Did you know that vestiges of this legal theory survive in statute law (especially laws governing libel and slander?).
That W.C. Field's face is somebody's property?
That, via the miracle of necromarketing, Fred Astaire can sell vacuum cleaners?*
That recent Supreme Court decisions have kicked the press in the nads, particularly the Food Lion case.**
That Janet Malcolm didn't go to jail because, by a miracle, she found her interview notes?
That I could go to jail if I drew a cartoon of Mickey Mouse buggering Donald Duck?
That, without express permission and consent, it is not legal to publish of photograph of anything in DisneyWorld other than the SKY because they own the rights to the image of every building, every stone, every rock within?
That Hemingway's heirs are hassling the Key West politicos who've been running a Hemingway Festival that's just too damn grubby, besides which they're not making any money, which they damn well should, because they own his face; they own his image?
What unites all these disjointed cases is they're all expression of the impact of controlling the image on free speech. The argument raised in most of these cases is: I own the image to this actor, this dead guy, my store, my vacation resort -- therefore your editorial cartoon, your parody, whatever isn't just a form of free speech. It's a form of theft. It's a personal attack.
Let's say the government can say: "You can't burn the flag." What the government is really saying is: "We control this particular image. You don't have the right to modify, degrade or destroy it."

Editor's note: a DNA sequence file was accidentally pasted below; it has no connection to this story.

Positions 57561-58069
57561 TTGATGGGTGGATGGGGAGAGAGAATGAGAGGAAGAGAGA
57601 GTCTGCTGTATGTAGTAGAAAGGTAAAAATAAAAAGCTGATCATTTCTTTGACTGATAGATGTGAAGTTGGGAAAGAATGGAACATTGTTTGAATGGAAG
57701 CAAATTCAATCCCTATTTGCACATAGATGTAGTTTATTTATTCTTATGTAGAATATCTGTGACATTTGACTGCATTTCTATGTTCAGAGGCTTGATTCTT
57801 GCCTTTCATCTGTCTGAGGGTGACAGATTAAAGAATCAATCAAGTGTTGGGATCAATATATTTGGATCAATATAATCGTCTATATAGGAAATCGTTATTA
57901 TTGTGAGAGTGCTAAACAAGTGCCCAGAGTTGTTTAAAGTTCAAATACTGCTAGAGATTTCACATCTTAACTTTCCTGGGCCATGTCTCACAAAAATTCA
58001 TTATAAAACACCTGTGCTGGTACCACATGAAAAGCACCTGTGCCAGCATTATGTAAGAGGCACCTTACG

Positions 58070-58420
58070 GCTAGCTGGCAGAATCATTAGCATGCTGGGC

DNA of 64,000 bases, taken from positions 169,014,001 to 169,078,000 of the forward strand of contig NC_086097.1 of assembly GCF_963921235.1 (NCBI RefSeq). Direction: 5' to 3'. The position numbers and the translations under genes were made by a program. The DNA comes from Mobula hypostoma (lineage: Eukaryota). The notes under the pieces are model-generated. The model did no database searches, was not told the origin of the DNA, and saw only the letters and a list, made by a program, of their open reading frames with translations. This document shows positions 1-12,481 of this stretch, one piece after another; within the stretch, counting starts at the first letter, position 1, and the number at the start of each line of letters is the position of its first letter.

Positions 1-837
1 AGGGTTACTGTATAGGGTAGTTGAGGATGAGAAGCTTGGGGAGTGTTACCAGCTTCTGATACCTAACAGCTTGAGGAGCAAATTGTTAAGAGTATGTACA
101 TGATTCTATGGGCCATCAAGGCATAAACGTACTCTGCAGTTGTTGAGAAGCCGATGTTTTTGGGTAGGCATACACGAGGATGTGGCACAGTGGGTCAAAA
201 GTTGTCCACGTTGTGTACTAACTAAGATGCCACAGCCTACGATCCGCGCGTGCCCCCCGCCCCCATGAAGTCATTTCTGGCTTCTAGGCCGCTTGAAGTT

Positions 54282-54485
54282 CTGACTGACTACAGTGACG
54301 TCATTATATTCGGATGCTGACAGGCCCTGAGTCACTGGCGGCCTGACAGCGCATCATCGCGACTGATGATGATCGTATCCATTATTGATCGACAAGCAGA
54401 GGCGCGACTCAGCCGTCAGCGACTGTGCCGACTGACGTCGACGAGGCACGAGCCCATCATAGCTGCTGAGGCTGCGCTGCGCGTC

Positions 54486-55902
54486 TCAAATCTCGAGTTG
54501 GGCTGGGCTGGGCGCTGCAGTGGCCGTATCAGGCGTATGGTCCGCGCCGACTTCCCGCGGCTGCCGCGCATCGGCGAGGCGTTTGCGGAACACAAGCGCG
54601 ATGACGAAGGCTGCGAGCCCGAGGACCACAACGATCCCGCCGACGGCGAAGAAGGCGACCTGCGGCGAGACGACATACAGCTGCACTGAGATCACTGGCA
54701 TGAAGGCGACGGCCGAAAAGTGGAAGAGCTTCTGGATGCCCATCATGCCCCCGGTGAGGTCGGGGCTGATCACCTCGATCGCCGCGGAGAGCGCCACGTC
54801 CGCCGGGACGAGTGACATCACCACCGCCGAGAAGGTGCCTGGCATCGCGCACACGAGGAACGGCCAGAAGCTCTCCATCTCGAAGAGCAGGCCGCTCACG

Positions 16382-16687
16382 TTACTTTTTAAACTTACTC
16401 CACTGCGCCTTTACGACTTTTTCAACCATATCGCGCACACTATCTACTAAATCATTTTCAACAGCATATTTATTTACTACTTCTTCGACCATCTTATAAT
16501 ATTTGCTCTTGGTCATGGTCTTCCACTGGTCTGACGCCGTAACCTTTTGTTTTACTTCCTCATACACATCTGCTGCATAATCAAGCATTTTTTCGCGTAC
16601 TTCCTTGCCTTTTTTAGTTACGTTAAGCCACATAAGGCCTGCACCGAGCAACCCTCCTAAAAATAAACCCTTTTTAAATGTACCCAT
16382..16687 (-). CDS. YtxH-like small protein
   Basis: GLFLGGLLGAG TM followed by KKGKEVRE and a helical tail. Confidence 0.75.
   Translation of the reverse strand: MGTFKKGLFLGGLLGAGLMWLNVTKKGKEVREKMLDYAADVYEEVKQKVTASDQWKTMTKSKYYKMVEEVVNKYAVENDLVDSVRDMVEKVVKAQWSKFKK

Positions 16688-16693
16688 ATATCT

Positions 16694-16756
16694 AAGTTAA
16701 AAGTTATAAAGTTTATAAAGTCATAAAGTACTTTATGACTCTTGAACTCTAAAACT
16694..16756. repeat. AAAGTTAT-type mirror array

In the case of the flag, control of the image -- obviously -- means control of the idea behind the image. Flag=America. Burning flag=disrespect. Flags aren't toxic substances. The problem is the symbolism. Burning the flag is a symbolic act. It's an expression of an idea. If the no-flag-burning amendment passes, expressing that particular idea becomes illegal. It's a step backwards to the earlier legal theory.
Well, OK. Why not Jesus? America's one nation under God, right? And here we are -- and there's millions of God-fearing Arabs would like to put a bullet in Salman Rushdie's head because he insulted the prophet -- and nobody wants to do a damn thing about Serrano and his "Piss Christ." I mean, what is Jesus anyway, chopped liver?
But let's be broadminded. Let's pass a broad-minded "It's something sacred!" act banning desecration of Jesus, Moses, Joseph Smith, Buddha, Mohammed, not to mention assorted crosses, stars of David, om symbols, etc.
From here, it ain't much of a jump to politicos slamming cartoonists in jail because they didn't like the caricature.
*Through the miracle of CGI, Fred Astaire dances with a Dirt Devil in a commercial launched at the 1997 Superbowl. His heirs sold the right to the image.
**An ABC journalist with a hidden camera caught the grocery store selling bad meat in 1992. Federal Court found him guilty of fraud.